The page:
Big Idea: The risen Jesus has a heart to give us peace, a mission, and his Spirit.
For the past couple of months, we’ve been looking at the heart of Jesus for us. It’s been amazing. We’ve seen that the heart of Jesus is to serve us, to love us, to prepare our future, to send his Spirit as a Helper, and to pray for us. And then, this past Friday, we saw that he gave his life for us as a King to serve us and to accomplish everything that God sent him to do. “It is finished.” He did it all. All that needed to be done to save us was done for Jesus at the cross.
I’ve been so encouraged as we’ve looked at Jesus’ heart for his people. There’s nothing more that he could have done for us. The extent of his love for us is amazing.
We’re done — almost. Today we’re going to see one more part of Jesus’ heart for us. On the Sunday after he died, Mary Magdalene — a woman with a past — found Jesus’ tomb empty. She reported this to some of the disciples. They investigated, and they found the grave empty. But they couldn’t make sense of it. But then Jesus appeared to Mary Magdalene. And we pick up the story as Jesus appears the first time to the disciples while they were afraid and behind locked doors.
And it’s at this moment that we discover what Jesus wants to do for us. On Easter morning, Jesus gave us three things we need.
Jesus gives us peace.
Notice Jesus’ first words to them: “Peace be with you” (John 20:19). This is so important that he repeats it again in verse 21 and 26. Before Jesus does anything else, he begins by giving his peace.
Normally, this saying wouldn’t mean much. It’s just a typical Jewish greeting that’s still in use today.
In context, it becomes so much more. We’ve already seen that the disciples felt afraid. They’d were confused and afraid of the people who killed Jesus. It seems that Jesus was doing far more than simply greeting them. Before he had died, he had promised his followers peace:
Peace I leave with you; my peace I give to you. Not as the world gives do I give to you. Let not your hearts be troubled, neither let them be afraid. (John 14:27)
I have said these things to you, that in me you may have peace. In the world you will have tribulation. But take heart; I have overcome the world. (John 16:33)
Now that he is risen, the first words out of his mouth to his followers, repeated three times, is “Peace to you.” The word peace is shalom, the all-embracing term “used to denote the unqualified well-being that would characterize the people of God” once the kingdom had dawned (Carson). It’s the epitome of all the blessings that the kingdom of God brings. It’s the counterpart to Jesus’s words on the cross, “It is finished.” There’s nothing left to do. You have peace. We have peace in so many dimensions:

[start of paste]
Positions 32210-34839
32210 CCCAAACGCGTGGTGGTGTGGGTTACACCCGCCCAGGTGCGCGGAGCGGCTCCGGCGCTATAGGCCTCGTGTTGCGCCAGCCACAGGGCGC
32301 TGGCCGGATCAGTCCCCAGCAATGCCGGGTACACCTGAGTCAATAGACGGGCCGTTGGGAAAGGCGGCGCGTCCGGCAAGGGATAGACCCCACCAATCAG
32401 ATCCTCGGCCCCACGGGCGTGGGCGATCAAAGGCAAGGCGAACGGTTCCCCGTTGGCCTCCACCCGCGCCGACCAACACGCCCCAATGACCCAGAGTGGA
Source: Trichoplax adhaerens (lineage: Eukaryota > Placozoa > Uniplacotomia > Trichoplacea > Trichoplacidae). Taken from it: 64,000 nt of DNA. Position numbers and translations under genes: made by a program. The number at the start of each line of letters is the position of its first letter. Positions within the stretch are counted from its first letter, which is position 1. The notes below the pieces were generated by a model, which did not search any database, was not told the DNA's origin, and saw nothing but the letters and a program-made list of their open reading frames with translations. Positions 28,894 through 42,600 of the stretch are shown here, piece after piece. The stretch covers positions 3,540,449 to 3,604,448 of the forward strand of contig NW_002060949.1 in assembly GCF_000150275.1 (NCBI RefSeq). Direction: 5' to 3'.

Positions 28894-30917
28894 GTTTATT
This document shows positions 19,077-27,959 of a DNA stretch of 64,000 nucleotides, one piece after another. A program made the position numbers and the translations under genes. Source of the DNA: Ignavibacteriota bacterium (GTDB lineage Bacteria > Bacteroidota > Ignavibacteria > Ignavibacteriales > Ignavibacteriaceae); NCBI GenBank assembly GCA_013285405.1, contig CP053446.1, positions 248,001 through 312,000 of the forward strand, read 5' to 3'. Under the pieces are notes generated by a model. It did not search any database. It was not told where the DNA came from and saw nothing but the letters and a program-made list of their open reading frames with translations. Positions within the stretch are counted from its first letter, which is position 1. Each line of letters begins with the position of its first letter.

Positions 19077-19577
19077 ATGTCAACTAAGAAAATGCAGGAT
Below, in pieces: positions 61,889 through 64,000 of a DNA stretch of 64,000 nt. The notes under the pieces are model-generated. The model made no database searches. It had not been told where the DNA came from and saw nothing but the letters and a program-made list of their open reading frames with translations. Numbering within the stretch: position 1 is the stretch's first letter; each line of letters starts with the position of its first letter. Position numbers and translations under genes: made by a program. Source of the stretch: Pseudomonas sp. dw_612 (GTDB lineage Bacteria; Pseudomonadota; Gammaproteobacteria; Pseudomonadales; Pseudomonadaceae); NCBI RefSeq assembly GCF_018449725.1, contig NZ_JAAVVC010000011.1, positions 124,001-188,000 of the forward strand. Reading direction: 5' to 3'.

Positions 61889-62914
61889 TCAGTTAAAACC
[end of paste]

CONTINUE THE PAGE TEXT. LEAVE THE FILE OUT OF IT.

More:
- peace between us and Jesus — “He is standing there among them offering them himself as a friend and helper, not a judge” (Piper)
- Peace between us and God
- Peace between us and others who are in Christ
- Peace in our own souls — the fact that we no longer have to live with guilty consciences
- The hope of peace in the whole world — that one day his peace will rule the whole world
(adapted from John Piper)
It’s such an important idea that every greeting by the apostle Paul in his letters includes the word “peace.” The heart of Jesus is a heart to give us his peace.
I want you to think about this for a minute. You know that feeling you get when you aren’t right relationally with someone? I had the smallest amount of relational tension this week with someone, and it drove me crazy. I wanted peace with that person again. It ate at me.
Imagine that tension, that disconnect, existing between you and God. That is our natural state because we are born wanting to run our lives our way rather than God’s way. Our natural condition is one of thinking we know better than God. At its most basic level, that’s what you call sin. And it destroyed our relationship with God.
But Jesus shows up, having completed the work God gave him to do, and he declares peace. In an anxious world, with all going on, Jesus shows up and grants us peace — a well-being that isn’t dependent on the circumstances around us. He gives us peace with God, and this peace spreads throughout our entire lives no matter how bad things are going.
How do you get this peace? You receive it. It’s a gift from Jesus. It’s offered to us free. We just need to receive it.
I love what John Stott says:
We learn then that the Church’s very first need, before it can begin to engage in evangelism, is an experience and an assurance of Christ’s peace — peace of conscience through his death that banishes sin, peace of mind through his resurrection that banishes doubt … Once we are glad that we have seen the Lord, and once we have clearly recognized him as our crucified and risen Savior, then nothing and no one will be able to silence us.
No matter what you are going through right now, the risen Jesus brings peace to our troubled hearts. My prayer for you is what Paul prayed in 2 Thessalonians 3:16: “Now may the Lord of peace himself give you peace at all times in every way.” In the middle of difficult circumstances, Jesus has a heart to bring us peace.
But that’s not all that the risen Jesus gives us. Here’s the second thing Jesus gives us.
Jesus gives us a mission.